Africa Media Review for December 4, 2023

Burkina Faso Rights Defender Abducted as Concerns Grow over Alleged Clampdown on Dissent
A prominent human rights defender in Burkina Faso has been abducted by unknown individuals, rights groups have announced, in what activists say could be the latest attempt by the military government to target dissidents using a controversial law. Daouda Diallo, a 2022 recipient of the Martin Ennals international human rights award, was abducted on Friday in Burkina Faso’s capital of Ouagadougou after visiting the passport department where he had gone to renew his documents, according to the local Collective Against Impunity and Stigmatization of Communities civic group, which Diallo founded…Earlier this year, Burkina Faso’s junta announced the “general mobilization” decree to recapture territories lost as jihadi attacks continue to ravage the landlocked country. The decree empowers the government to send people to join the fight against the armed groups. But it is also being used to “target individuals who have openly criticized the junta” and “to silence peaceful dissent and punish its critics,” Human Rights Watch has said. HRW said at least a dozen journalists, civil society activists and opposition party members were informed by the government in November that they would be conscripted, including Diallo, who joined Burkina Faso activists in condemning the move. AP

Burkina Faso Suspends ‘All Distribution Methods’ of Le Monde
Military-ruled Burkina Faso on Saturday, December 2, suspended “all distribution methods” of Le Monde daily after an article on a deadly jihadist attack in the north, in the latest measure against a French media organization…The Burkinabe authorities in recent months have suspended the French TV outlets LCI and France 24 as well as Radio France Internationale and the magazine Jeune Afrique. The correspondents of the French newspapers Libération and Le Monde have also been expelled…Relations between Burkina Faso and former colonial power France plummeted after the military seized power in a 2022 coup, citing failing efforts to quash a jihadist insurgency that erupted in 2015. The junta has since turned away from its traditional ally, forcing it to withdraw its troops deployed against the rebels, and has turned toward Russia. Le Monde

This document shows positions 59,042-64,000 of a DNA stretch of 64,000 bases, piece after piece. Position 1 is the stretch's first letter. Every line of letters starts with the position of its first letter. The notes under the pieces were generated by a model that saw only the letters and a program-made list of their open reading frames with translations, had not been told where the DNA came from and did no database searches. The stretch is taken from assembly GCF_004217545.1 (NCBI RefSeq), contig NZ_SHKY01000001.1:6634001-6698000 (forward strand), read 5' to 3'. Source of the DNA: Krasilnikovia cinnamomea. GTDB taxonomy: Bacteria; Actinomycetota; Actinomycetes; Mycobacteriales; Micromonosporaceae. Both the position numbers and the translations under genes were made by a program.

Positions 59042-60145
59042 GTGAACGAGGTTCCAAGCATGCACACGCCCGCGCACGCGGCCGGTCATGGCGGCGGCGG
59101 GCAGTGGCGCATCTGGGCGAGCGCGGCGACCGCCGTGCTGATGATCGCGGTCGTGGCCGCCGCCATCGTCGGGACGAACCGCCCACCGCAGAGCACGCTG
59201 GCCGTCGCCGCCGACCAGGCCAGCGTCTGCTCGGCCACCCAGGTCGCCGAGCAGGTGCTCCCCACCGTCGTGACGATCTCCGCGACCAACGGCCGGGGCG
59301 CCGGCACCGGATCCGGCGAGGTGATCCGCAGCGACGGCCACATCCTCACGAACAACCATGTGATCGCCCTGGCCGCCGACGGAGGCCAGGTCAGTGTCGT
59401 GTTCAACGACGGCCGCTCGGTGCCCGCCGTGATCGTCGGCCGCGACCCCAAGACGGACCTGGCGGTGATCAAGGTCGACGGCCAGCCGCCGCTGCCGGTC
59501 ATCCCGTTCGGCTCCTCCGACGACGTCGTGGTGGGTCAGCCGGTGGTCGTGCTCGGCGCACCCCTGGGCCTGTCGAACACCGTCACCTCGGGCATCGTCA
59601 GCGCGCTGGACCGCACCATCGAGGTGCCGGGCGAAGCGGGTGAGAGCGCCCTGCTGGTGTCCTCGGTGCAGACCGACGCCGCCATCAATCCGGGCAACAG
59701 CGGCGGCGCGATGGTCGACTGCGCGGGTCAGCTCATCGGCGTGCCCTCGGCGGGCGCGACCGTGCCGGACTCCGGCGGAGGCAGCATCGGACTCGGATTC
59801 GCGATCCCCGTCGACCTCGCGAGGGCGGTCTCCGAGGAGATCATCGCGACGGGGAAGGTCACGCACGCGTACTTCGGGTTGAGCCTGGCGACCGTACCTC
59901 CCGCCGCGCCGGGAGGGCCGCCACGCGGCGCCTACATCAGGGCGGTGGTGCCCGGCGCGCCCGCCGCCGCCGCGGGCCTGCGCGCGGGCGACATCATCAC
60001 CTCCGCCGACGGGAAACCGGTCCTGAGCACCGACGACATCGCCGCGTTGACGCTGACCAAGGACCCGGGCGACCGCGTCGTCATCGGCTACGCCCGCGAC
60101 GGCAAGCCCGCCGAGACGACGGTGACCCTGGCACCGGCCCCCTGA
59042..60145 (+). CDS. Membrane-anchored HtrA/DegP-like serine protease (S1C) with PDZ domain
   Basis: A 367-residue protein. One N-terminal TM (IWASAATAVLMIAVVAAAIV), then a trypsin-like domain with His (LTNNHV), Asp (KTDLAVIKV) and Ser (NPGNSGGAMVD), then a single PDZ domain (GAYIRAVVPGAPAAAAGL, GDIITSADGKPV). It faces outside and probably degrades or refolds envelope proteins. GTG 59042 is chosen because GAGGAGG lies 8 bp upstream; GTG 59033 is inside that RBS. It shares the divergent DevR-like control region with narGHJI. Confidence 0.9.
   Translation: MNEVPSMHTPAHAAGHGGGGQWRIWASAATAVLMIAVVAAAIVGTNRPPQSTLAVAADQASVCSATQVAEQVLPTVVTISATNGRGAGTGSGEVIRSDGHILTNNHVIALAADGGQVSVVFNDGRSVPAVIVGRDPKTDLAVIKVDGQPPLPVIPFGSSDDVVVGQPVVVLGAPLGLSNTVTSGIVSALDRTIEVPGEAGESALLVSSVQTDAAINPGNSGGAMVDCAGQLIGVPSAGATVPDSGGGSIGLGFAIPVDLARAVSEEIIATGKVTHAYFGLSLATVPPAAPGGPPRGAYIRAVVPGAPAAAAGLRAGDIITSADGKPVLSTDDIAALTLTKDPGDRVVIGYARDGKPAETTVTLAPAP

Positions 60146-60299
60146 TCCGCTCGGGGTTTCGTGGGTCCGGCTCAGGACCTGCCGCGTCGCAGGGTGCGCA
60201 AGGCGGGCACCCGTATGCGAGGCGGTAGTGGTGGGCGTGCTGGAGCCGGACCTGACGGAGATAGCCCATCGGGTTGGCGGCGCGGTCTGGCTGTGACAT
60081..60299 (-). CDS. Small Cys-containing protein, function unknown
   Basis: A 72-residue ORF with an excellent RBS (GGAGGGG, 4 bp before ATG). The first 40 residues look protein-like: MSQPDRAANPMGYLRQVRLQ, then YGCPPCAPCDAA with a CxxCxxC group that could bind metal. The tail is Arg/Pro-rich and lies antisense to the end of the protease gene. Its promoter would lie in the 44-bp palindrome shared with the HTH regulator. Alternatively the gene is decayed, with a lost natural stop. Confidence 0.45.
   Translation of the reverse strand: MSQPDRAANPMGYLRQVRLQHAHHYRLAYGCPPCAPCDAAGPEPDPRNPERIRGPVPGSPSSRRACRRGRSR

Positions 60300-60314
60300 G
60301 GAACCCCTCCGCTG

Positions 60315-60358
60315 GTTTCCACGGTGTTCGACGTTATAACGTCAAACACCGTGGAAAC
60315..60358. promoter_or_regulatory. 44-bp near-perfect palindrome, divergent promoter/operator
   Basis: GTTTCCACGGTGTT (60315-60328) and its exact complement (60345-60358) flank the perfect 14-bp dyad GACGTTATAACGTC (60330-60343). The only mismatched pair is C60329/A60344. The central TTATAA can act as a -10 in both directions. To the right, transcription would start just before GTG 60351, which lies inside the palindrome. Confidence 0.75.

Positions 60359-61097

Burkina Faso, Niger Join Mali in Leaving G5 Anti-Jihadi Force
The military leaders of Burkina Faso and Niger said Saturday they would quit the G5 anti-jihadi force in Africa’s Sahel region, the latest blow to the fight against insurgents in one of the world’s most troubled zones. The G5, created in 2014, has secured meager results, with Mali also quitting the original five-nation force last year in the wake of a military coup. Leaders of the five countries agreed to deploy a joint anti-terror task force backed by France in 2017, but the military rulers of Burkina Faso, Niger and Mali have all accused Paris of having an outsize role after years of French deployments on their territories…The military regimes have also formed close ties against international pressure for a swift return to civilian rule, and to combat the long-running jihadi insurgencies raging in the three countries. Only Chad and Mauritania now remain in the G5, whose military deployment is largely financed by the European Union…On the ground, few joint G5 operations have actually been carried out and the security situation has continued to deteriorate. AFP

Why the Islamic State Is Surging in Africa